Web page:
THE Department for Education said it wants to ensure every pound of funding is spent as effectively as possible to give children a "great education".

It comes after headteachers in Carlisle made an unprecedented move to highlight the funding crisis they a faced with.

This week about 10,000 pupils from 33 primary and secondary school in the city and surrounding area took home a letter to their parents explaining the extent of the cuts.

They were being urged to sign a petition calling for an increase in school funding. 

Data published by the House of Commons this week revealed schools in the Carlisle constituency have been cut by £1.3m since 2013/ 2014, which works out as a reduction of £395 per pupil over the six years.

Stoneraise School headteaqcher Clem Coady said: "If we don't reverse the cuts, this generation of children will never get this education back and that's why we're fighting so strongly for it."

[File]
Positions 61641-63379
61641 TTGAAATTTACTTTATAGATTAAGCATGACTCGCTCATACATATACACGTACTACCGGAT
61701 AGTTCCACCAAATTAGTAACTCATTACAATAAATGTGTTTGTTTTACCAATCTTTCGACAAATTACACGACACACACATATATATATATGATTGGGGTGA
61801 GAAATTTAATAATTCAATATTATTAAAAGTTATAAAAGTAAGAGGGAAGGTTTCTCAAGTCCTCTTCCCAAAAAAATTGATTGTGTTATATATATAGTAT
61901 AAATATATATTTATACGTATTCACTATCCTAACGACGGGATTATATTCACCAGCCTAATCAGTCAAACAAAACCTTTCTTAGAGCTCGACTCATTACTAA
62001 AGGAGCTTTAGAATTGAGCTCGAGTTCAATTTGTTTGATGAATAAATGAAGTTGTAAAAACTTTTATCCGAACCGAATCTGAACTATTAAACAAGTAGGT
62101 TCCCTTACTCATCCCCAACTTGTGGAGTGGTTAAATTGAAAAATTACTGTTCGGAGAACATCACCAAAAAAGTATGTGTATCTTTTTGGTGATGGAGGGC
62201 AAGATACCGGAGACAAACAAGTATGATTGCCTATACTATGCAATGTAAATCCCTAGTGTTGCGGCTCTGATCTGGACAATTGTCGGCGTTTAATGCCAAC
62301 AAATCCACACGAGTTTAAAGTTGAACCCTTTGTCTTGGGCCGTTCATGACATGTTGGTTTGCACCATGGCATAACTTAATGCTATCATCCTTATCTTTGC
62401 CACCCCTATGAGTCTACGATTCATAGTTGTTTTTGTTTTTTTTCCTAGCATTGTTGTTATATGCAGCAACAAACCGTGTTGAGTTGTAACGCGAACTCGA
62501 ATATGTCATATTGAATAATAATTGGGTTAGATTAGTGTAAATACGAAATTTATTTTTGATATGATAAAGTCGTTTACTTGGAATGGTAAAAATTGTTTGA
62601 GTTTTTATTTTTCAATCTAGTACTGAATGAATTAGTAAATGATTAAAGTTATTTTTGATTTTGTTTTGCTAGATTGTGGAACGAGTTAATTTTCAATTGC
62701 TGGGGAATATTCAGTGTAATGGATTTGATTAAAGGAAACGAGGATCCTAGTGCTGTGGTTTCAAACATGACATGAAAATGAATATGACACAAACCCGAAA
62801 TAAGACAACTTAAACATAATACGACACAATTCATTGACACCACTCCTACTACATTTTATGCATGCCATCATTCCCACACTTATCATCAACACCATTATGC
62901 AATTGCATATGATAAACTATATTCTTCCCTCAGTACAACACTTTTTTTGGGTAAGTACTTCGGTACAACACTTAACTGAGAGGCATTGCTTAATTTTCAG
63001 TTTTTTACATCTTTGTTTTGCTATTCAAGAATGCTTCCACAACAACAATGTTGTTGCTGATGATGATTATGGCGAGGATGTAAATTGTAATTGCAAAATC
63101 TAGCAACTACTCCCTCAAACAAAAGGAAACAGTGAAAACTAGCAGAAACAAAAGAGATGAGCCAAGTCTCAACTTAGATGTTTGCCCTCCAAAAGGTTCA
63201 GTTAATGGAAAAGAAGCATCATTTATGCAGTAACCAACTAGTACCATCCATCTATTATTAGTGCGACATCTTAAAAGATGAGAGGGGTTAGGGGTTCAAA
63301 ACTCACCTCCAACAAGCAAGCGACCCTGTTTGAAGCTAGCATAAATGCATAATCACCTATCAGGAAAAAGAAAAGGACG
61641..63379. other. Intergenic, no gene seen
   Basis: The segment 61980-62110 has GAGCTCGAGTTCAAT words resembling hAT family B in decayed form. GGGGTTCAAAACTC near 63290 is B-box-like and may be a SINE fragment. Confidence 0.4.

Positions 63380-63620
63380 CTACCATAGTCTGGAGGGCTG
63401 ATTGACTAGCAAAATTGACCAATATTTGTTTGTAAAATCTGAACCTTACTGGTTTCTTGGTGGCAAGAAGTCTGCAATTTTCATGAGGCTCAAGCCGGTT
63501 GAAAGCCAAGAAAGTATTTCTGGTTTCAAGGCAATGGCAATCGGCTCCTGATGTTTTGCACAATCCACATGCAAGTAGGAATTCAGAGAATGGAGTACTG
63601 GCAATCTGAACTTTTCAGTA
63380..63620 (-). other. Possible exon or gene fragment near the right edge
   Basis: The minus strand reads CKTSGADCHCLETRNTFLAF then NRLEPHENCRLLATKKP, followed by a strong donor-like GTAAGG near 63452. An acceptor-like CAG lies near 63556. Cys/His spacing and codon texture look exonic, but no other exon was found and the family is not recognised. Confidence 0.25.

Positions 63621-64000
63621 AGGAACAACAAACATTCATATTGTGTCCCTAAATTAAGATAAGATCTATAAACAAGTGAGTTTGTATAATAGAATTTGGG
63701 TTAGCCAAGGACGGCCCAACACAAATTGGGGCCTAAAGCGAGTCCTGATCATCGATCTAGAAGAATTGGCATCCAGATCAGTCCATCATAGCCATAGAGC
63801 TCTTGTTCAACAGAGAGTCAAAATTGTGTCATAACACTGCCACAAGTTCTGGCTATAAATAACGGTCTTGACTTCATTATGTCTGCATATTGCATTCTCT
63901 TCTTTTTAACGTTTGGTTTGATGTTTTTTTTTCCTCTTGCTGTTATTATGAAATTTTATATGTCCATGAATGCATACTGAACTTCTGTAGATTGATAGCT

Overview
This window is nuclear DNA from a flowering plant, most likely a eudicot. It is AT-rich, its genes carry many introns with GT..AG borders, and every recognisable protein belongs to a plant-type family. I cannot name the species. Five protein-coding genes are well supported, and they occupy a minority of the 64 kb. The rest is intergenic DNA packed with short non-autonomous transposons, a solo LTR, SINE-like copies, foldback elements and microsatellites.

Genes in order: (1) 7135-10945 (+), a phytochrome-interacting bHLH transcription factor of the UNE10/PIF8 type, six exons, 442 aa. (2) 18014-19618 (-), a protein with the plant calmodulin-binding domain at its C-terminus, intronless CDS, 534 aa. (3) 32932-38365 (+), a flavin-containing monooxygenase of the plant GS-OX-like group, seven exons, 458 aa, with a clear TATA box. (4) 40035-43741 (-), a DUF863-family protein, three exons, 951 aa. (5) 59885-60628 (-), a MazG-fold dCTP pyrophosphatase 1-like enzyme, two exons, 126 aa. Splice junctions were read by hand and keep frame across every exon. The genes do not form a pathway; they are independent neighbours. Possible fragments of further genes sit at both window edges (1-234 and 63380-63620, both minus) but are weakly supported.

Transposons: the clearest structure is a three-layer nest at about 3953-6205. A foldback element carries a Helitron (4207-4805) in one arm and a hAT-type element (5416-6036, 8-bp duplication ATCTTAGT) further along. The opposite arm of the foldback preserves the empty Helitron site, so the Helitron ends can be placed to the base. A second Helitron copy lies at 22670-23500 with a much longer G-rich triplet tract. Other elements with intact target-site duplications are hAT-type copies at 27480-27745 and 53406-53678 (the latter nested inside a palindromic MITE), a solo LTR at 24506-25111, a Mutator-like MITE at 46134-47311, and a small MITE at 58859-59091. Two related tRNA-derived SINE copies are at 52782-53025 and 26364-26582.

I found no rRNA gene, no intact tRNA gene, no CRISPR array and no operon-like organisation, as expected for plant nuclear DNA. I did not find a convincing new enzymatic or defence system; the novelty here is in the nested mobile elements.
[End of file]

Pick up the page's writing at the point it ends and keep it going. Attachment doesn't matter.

Funding for schools in both Copeland and Penrith and the Border has been cut by £2.4m and by £2.6m in Workington since 2013/2014.

School leaders say the situation is unsustainable and unacceptable.

A spokesman for the Department for Education (DfE)said: "We do recognise the budgeting challenges schools face.

"That is why the Education Secretary has set out his determination to work with the sector to help schools ensure that every pound is spent as effectively as possible to give children a great education.”

The DfE said that since 2017 every local authority has been given more money for every pupil in every school.

In 2019/2020 it said Cumbria is receiving £285m in total, an increase of 3.2 per cent per pupil compared to 2017/2018.

When asked about the discrepancy in the two sets of figures the DfE explained that the Carlisle headteachers refer to figures for the parliamentary constituency of Carlisle, whereas it has provided figures for the Cumbria Local Authority as funding for all schools is distributed by local authorities and not constituencies.